NAPA — Plans are moving ahead at a cautious pace in the review process for a proposed boutique five-story, 200-room Copia Hotel and other improvements to be built adjacent to the former Copia wine, food and arts center at 500 First St.
This 80,000 square foot cultural facility built on 17 acres adjacent to the Napa River, was shuttered in 2008 following lengthy bankruptcy proceedings.
Developer Keith Rogal, principal with Rogal+Associates, believes this site in the picturesque Napa Riverbend, known as the Oxbow District, can become a key element in a revitalized city of Napa master plan.
He is working with the Copia Liquidation Trust (CLT) and ACA Financial Guaranty Corp. — the bondholder that acquired the property and its $78 million debt upon its bankruptcy — to develop a plan that would breathe life back to the site and transform it into a viable tourist destination and a catalyst for positive change in this section of the city.
CLT’s original concept contemplated development of the entire 17-acre property. The development concept included a new 175,652-square-foot 188-room hotel including 7,400 square feet of conference space, 50,000 square feet of new retail space and 180 new residential townhomes — in addition to proposing two floors (7,200 square feet) of underground parking for 266 vehicles.
The concept also included an enhanced theater, a riverfront park, culinary gardens, along with a public square and restrooms.
On February 11 CLT submitted development plans focusing on the northern 11 acres of the property. The revised plan reduces the amount of new retail space from 50,000 square feet to 9,000, increased meeting and conference space, and creates an outdoor gathering area in the north parking lot. The number of hotel rooms was also increased from 188 to 200.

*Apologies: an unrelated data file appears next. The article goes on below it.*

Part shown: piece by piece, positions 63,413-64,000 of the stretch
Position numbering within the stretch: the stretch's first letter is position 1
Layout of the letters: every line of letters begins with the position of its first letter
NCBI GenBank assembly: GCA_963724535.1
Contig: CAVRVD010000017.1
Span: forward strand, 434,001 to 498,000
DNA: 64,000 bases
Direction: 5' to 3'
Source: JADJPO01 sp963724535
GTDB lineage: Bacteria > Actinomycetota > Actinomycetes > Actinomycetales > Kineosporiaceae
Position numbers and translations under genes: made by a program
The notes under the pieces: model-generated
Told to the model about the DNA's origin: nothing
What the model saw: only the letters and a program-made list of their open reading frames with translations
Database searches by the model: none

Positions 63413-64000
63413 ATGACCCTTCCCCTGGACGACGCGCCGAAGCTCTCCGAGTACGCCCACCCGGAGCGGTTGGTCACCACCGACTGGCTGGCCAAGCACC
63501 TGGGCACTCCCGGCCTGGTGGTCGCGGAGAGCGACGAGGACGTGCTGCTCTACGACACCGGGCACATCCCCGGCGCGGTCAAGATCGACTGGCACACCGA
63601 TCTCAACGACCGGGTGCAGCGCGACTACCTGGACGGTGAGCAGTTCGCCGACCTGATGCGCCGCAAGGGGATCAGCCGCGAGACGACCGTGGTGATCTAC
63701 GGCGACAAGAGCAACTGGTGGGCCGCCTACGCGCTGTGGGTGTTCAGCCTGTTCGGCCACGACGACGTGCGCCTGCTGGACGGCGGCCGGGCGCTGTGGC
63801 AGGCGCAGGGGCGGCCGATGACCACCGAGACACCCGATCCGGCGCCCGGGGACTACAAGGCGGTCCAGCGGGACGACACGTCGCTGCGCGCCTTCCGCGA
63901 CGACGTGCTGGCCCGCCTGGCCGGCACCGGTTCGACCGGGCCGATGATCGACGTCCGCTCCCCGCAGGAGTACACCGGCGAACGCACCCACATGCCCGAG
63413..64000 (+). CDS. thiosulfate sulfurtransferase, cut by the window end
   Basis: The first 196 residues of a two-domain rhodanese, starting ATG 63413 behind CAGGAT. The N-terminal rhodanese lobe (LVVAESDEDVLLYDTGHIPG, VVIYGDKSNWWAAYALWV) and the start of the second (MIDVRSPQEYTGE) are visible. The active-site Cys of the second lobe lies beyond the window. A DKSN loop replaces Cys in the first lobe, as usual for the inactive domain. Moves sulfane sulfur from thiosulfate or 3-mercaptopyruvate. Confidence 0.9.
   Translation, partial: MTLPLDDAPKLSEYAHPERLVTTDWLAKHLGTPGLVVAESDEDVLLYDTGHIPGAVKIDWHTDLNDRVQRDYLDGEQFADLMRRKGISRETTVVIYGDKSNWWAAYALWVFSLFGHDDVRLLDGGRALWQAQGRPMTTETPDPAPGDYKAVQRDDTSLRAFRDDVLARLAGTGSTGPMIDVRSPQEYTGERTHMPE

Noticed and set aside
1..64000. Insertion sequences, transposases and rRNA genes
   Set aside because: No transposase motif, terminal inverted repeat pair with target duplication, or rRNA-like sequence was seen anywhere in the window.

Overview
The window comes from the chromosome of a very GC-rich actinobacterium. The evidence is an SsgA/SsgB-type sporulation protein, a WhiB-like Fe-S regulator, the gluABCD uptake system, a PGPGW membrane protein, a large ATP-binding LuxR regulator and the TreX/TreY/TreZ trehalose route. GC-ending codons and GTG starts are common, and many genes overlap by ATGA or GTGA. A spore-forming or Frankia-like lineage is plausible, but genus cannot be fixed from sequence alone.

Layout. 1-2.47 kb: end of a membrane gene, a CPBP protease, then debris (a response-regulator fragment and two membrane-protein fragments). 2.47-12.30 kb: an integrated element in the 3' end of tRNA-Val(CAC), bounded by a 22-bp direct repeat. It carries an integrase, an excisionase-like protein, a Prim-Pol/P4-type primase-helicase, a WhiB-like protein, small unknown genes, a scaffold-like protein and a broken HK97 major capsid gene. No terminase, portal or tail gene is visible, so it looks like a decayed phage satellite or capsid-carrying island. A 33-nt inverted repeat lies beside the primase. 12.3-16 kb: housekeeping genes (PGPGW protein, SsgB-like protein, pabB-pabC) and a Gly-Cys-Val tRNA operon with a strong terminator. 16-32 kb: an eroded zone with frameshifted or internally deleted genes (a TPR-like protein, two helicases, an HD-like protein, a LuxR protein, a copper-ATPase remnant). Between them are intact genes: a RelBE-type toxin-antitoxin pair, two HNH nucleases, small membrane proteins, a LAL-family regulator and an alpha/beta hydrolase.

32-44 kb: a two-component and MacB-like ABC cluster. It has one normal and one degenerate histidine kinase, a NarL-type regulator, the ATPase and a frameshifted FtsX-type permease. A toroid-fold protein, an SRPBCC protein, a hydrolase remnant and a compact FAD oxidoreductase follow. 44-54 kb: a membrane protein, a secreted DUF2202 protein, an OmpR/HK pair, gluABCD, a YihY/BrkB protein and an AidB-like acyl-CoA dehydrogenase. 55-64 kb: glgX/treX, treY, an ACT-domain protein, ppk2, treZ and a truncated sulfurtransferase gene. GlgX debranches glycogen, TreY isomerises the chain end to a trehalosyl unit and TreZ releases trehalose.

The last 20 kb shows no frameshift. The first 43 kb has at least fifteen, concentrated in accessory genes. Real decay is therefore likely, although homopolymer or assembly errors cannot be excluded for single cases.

However, one public group — the Coalition to Preserve Copia led by Harry Price and John Salmon — believes Copia should be exclusively utilized as a conference and meeting center in the future with local ownership and/or possibly seeing the Copia deeded to the City of Napa.
“The notion that a conference or convention center alone can sustain itself has been challenged in a recent report by JLLH consultants in regard to San Francisco’s Moscone Center expansion,” according to Mr. Rogal.
He said, “JLLH studies showed that even the Moscone Center often operates at a net operating income loss, which is typical of convention centers across the country.”
He added, “There is no doubt that the former Copia building can and should continue to accommodate meetings and events serving local organizations — it is just a question of how much of the building and property should be dedicated to such uses.”
The regulatory process surrounding the Copia redevelopment plan began with a presentation of a conceptual master plan for the property to the Planning Commission in December 2012.
Mr. Rogal then presented plans to rezone the property at Planning Commission meetings held on Nov. 7 and Dec. 19.
Development of the property has most recently been discussed by the Napa City Council on meetings held March 4 and 18.
The Napa City Council directed that a zoning amendment be prepared to require that the entire property be master planned.
“This is a complex issue with a lot of interests at stake. ACA’s business interests are understandable, but those interests must be balanced with the history, vision and community interests for the property. Identifying an appropriately scaled mix of uses that does not have negative consequences on the core downtown area or other projects in the area is a key issue for Napa,” according to Ken MacNab, city of Napa planning manager.
“There are considerations about it fitting into the area as a transition from structures downtown. We also need to consider how the Copia project impacts the Oxbow Market, other hotels in the city and existing plans focusing on the downtown area as the center of our community,” Mr. MacNab added.
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